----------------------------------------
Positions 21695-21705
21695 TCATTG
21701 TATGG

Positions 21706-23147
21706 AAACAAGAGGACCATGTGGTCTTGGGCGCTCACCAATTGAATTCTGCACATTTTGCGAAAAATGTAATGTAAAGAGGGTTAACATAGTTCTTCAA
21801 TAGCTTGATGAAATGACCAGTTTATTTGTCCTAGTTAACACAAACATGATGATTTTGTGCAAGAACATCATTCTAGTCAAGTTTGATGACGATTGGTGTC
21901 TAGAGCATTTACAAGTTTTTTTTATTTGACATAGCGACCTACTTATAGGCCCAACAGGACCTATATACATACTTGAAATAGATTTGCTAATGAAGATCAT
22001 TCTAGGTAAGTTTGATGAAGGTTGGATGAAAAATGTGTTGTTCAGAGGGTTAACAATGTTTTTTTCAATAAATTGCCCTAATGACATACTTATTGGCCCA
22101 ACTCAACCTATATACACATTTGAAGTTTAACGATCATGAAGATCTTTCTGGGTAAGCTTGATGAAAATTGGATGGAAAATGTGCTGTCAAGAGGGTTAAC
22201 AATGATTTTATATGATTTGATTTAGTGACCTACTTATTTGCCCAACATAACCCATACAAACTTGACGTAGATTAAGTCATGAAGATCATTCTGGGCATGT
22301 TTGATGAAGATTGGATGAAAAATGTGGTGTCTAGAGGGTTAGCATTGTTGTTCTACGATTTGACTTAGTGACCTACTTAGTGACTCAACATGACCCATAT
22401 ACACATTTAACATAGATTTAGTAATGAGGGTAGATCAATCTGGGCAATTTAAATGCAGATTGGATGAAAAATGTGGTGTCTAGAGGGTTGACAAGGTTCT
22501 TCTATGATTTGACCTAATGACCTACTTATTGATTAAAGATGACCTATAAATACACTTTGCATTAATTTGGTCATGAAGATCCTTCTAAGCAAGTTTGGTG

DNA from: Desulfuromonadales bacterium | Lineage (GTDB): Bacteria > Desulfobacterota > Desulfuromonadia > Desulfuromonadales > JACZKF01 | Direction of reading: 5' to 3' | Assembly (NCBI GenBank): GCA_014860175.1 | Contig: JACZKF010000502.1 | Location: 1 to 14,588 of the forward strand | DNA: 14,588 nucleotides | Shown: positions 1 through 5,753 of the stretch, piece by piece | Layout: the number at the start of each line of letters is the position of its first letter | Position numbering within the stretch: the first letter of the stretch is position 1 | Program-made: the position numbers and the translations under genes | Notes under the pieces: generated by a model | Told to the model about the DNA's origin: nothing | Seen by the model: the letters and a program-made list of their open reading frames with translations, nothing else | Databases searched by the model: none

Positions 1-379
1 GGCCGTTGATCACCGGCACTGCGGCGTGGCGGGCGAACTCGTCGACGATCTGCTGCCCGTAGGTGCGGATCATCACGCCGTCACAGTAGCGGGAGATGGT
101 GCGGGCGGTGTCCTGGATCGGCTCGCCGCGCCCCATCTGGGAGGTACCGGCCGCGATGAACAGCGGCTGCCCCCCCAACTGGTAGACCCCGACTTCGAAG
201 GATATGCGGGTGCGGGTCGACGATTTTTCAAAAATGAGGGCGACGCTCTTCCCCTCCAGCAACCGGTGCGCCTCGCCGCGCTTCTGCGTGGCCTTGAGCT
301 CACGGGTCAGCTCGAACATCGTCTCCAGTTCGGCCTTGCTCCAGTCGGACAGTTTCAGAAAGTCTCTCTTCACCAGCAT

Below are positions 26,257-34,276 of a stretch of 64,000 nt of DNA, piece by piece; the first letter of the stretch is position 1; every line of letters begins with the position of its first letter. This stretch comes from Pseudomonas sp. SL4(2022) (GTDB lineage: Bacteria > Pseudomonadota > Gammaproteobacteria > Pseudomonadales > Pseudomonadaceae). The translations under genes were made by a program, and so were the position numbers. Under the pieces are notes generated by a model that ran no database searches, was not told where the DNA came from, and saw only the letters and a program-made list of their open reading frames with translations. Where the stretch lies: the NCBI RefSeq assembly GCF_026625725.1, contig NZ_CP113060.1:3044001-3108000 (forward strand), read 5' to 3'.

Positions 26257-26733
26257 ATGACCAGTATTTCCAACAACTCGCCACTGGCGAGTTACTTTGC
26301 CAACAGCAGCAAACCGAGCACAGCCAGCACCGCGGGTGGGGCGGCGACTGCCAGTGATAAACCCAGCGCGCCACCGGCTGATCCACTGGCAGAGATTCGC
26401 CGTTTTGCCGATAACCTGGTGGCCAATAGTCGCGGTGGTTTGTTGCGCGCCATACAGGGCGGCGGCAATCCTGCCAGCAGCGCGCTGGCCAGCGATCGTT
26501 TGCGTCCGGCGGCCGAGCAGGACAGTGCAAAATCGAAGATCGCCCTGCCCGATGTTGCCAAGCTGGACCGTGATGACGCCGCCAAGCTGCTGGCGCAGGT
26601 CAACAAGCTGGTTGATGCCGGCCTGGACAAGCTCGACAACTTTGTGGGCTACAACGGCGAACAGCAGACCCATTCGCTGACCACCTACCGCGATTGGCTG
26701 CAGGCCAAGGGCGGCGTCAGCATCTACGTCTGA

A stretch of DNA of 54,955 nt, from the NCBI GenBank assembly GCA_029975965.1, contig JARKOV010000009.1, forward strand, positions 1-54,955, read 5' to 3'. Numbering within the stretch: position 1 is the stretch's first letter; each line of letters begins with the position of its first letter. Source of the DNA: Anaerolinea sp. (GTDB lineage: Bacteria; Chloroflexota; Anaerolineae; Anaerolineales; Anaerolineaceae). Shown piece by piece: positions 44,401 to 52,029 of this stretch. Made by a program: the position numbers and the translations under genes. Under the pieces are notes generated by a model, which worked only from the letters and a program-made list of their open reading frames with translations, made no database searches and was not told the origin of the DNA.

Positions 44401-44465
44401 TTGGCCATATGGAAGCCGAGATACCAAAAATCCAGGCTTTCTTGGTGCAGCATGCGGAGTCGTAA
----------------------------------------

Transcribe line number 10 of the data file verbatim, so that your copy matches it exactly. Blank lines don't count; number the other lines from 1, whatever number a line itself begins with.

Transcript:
22201 AATGATTTTATATGATTTGATTTAGTGACCTACTTATTTGCCCAACATAACCCATACAAACTTGACGTAGATTAAGTCATGAAGATCATTCTGGGCATGT